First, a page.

Erdogan’s son under investigation in Italy over allegations of money laundering

Turkish President Tayyip Erdogan (L), accompanied by his son Bilal © Stringer
Prosecutors in Bologna have launched a money laundering investigation against the son of the Turkish president. The probe is based on accusations put forward by an exiled political opponent of Tayyip Erdogan.

The Bologna prosecutors’ office has confirmed to various media outlets that the probe has been launched into the activities of 35-year-old Necmettin Bilal Erdogan, the third child of the Turkish president.

Turkish businessman Murat Hakan Huzan, a political opponent of President Tayyip Erdogan living in exile in France, filed a complaint against the Turkish president’s son in September 2015. Huzan’s lawyer Massimiliano Annetta claims the papers handed over to the prosecutors by his client contain evidence that Erdogan Jr managed to smuggle into Italy a large amount of money gained through illegal economic activities.

Officially, Bilal Erdogan arrived to the capital of Italy’s Emilia-Romagna region last September with his wife and children to study at Johns Hopkins University and conclude a doctorate he started in 2007.

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Murat Hakan Huzan, who fled Turkey citing political and judicial persecution, said Bilal’s “money trip” to Italy was a part of an alleged “project escape” for the Erdogan family.

Bilal Erdogan’s Italian attorney Giovanni Trombini has flatly denied all allegations against his client.

“My client has on several occasions reiterated having no relation to any criminal case, especially to money laundering allegations,” the lawyer said as cited by Corriere di Bologna. Trombini added that all his client’s economic and financial activity is “absolutely transparent and legal,” and that the allegations against him are “completely unfounded.”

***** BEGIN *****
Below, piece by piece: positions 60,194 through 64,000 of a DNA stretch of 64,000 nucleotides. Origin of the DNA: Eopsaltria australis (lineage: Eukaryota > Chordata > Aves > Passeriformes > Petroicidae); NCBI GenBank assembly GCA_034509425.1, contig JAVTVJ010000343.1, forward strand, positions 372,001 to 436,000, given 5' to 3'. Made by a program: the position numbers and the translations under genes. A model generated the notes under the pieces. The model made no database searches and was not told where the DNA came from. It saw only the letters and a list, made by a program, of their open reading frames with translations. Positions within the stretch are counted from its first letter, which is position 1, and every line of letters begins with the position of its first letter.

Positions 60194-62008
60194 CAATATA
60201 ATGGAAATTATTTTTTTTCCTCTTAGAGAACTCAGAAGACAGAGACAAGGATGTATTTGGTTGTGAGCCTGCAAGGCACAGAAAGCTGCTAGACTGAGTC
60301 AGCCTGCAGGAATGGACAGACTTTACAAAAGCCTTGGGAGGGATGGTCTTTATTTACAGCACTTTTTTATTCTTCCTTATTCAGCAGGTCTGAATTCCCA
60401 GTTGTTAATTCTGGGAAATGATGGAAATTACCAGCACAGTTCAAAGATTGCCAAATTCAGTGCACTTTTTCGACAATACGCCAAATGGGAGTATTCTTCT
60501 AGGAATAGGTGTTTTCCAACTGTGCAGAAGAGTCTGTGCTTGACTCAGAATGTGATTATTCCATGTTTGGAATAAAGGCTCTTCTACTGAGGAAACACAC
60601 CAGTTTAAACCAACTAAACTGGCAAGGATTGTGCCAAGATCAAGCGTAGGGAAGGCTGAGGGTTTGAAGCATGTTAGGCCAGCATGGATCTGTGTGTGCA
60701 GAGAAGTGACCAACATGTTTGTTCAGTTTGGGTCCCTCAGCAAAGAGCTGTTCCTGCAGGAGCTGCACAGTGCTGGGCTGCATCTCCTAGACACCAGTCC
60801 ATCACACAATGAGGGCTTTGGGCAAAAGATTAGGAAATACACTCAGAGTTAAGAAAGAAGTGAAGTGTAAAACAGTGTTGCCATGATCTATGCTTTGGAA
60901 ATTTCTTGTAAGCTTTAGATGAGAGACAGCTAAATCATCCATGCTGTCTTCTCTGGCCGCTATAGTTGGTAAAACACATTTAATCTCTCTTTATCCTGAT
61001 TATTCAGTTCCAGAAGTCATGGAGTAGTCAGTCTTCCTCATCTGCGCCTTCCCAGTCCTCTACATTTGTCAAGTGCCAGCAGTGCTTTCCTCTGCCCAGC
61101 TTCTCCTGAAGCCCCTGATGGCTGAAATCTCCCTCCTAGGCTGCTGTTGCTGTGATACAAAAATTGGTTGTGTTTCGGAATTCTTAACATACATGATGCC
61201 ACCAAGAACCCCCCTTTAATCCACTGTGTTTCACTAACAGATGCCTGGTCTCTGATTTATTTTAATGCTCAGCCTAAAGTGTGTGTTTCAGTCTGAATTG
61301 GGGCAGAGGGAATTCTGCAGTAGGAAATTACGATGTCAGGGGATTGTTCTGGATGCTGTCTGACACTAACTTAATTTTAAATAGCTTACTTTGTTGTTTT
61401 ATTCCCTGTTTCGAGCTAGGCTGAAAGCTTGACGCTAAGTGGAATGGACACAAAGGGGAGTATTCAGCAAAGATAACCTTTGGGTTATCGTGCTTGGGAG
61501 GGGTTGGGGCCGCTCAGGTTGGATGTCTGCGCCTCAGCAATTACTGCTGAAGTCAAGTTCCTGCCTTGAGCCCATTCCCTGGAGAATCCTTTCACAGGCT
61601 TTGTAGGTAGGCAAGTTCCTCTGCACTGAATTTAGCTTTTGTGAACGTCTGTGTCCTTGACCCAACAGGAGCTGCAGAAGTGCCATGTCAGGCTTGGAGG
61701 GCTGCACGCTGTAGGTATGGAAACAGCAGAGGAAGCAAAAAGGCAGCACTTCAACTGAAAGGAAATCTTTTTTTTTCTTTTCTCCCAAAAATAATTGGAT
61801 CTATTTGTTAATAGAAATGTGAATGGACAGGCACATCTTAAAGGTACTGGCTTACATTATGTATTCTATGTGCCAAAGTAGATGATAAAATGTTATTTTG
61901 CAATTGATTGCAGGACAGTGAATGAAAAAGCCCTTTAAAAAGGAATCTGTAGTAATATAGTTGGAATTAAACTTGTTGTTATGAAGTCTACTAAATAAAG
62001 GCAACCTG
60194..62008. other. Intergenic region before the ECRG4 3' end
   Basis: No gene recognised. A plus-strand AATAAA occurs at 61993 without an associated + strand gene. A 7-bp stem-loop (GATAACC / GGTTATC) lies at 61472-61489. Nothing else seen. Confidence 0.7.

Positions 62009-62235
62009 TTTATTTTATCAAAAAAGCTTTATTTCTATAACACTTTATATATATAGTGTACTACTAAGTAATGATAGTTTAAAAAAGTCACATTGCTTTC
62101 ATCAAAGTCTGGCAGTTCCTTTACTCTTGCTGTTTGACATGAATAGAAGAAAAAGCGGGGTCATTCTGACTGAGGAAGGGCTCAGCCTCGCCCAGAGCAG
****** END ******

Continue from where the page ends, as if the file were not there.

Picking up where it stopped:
Erdogan Jr’s lawyer insists that his client has no plans of settling down in Italy and will return to Turkey after finishing his PhD at Johns Hopkins.

The complaint against Bilal Erdogan’s alleged illegal financial activities seems to be based on information from a politically oriented Twitter account opposing the current Turkish government, Trombini said.

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Bilal Erdogan has already found himself in the middle of two media scandals in Italy. The first was when his armed bodyguards were reportedly denied entry to the country. They were swiftly given Turkish diplomatic passports to enable them to proceed with their duties.

Another scandal took place in December last year, when offensive “Erdogan terrorist” inscriptions appeared on the walls of several buildings at Johns Hopkins University, forcing Erdogan Jr to file a defamation lawsuit.

In February 2014, a firestorm was sparked in Turkey when audio recordings, in which President Erdogan is reportedly heard telling Bilal to get rid of tens of millions of dollars, were posted on YouTube. The president has described the recordings as a "vile montage," according to AFP.

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